Tagged: Google

Marketers Struggle To Relearn The Former DoubleClick ID

The mobile version of the former DoubleClick ID, associated with Google Play, is the Google Advertising ID. In desktop, the ID once called the DoubleClick ID will – by Q3 this year – exist only in Google’s cloud-based analytics service Ads Data Hub, where it is either called the UserID, if it’s used by a brand, or a PartnerID, if it’s used by an intermediary like an agency or data company. The former DoubleClick ID will no longer exist outside of ADH. The problems and possibilities with ADH. There are advantages that come with the lack of ID transparency in ADH. Identity data is stronger within ADH, since those IDs are attached to the deterministic Google user graph, instead of just cookies, according to one holding company data exec. Read More: adexchanger.com

Google Chrome Will Drop Third-Party Cookies In 2 Years

Google Chrome is betting that its Privacy Sandbox – the privacy-preserving API first unveiled in August – will over the next two years build functionality that replaces third-party cookies. Google released a study last year showing that removing third-party cookies reduced publisher ad revenue by 52%. Making sure this change doesn’t negatively impact publishers is a priority, the Google spokesperson said. Read More: adexchanger.com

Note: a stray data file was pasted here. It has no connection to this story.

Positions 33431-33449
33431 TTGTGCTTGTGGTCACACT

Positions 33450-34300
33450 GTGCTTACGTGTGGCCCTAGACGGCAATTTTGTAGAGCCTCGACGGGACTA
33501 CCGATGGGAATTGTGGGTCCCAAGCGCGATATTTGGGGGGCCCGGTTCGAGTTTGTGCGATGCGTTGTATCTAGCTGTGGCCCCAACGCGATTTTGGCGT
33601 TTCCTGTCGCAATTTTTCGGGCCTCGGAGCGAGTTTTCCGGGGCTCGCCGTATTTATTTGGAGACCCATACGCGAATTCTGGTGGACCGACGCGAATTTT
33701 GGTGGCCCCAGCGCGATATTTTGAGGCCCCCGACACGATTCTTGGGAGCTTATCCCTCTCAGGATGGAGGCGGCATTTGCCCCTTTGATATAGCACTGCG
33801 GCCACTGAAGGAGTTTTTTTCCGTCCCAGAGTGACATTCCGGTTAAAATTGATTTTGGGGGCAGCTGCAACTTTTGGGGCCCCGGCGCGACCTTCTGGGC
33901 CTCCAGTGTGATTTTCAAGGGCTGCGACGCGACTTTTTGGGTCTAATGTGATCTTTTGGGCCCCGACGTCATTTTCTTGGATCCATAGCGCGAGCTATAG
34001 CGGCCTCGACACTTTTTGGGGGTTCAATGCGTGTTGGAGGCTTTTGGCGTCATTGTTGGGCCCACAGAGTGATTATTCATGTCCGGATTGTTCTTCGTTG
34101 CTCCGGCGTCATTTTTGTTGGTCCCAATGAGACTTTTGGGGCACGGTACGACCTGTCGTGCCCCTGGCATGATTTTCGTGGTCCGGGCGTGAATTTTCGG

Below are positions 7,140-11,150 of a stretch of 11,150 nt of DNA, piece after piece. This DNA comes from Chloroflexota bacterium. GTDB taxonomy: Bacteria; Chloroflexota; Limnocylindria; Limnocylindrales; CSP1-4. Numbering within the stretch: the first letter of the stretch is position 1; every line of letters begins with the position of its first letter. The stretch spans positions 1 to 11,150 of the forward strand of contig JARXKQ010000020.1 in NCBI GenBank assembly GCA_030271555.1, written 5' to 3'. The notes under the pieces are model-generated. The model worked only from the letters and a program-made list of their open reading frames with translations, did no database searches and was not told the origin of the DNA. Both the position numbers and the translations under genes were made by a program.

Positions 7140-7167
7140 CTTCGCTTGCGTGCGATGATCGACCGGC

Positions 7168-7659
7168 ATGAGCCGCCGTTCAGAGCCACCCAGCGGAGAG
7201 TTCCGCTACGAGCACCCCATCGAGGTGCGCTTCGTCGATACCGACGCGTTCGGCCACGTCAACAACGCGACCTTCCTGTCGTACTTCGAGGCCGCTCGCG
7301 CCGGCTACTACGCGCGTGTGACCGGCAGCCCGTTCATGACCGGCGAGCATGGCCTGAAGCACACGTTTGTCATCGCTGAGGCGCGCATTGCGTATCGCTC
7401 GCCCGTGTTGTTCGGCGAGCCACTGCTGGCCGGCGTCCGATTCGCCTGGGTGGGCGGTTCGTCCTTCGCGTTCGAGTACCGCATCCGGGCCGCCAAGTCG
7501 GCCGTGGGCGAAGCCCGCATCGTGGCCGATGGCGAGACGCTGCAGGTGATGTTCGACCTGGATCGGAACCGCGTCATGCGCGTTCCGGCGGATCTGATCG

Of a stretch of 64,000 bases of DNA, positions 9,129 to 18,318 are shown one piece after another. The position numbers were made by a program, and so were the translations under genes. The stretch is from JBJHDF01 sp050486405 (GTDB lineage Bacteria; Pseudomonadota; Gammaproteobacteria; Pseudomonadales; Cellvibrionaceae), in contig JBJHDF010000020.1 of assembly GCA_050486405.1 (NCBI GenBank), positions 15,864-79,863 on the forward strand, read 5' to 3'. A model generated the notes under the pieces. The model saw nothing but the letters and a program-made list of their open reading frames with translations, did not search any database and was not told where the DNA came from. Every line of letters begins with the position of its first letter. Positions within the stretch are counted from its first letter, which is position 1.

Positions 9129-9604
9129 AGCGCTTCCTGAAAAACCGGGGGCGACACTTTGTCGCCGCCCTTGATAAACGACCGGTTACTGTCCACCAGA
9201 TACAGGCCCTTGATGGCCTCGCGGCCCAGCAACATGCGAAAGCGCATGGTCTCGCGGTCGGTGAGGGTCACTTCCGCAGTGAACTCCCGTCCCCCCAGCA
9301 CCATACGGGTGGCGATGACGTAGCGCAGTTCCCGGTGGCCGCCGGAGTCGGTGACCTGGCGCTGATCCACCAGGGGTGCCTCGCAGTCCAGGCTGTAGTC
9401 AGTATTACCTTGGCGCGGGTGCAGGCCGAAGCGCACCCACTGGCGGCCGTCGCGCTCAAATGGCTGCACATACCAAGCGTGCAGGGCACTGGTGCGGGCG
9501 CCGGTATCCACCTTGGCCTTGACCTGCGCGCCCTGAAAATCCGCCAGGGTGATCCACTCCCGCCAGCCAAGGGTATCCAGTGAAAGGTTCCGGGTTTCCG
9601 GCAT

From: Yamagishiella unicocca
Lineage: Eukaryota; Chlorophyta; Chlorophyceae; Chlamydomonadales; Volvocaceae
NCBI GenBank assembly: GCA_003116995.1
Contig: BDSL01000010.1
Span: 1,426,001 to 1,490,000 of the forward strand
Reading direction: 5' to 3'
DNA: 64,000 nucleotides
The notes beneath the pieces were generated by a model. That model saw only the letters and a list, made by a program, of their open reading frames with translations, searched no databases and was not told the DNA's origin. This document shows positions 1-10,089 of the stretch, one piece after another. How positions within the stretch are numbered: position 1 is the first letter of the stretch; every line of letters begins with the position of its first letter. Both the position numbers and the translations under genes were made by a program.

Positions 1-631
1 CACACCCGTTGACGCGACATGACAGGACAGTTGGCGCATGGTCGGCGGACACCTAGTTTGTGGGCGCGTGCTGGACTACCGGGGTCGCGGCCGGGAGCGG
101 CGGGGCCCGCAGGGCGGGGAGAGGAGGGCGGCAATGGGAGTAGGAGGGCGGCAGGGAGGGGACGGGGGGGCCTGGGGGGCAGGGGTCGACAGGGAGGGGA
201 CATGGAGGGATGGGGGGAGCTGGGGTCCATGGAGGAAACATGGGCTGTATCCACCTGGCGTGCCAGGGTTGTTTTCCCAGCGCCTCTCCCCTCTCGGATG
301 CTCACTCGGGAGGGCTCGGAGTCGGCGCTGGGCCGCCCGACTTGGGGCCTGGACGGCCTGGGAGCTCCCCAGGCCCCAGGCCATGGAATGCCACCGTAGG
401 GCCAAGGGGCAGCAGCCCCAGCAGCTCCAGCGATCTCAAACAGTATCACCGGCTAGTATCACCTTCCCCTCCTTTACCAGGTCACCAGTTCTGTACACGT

Google’s new audio news briefing product is paying publishers for access to their content

On Tuesday, Google announced the launch of personalized news briefings for its voice platform, the Google Assistant, nearly one year after announcing a prototype of the product in December 2018. For one, Google is licensing the content the assistant plays directly from publishers and, for now at least, paying the costs that crop up as publishers reformat their content into a new audio format Google developed. Read More: digiday.com

Comcast Slides Reveal It’s Lobbying Against Plans to Encrypt Browser Data: Report

One of the largest and most reviled internet service providers in the country, has reportedly been lobbying against efforts by companies like Mozilla and Google to switch on or test, respectively, a tool for encrypting your browser history, thereby making it trickier for ISPs to snoop on it. Motherboard obtained a presentation that was reportedly presented to policymakers that makes some startling-albeit largely misleading-claims about the companies’ intentions for encrypting DNS data your browser history using the network protocol DNS-over-HTTPS. In short, a DNS server will translate a domain name to an IP address to show you whatever site you’re trying to access. Read More: gizmodo.com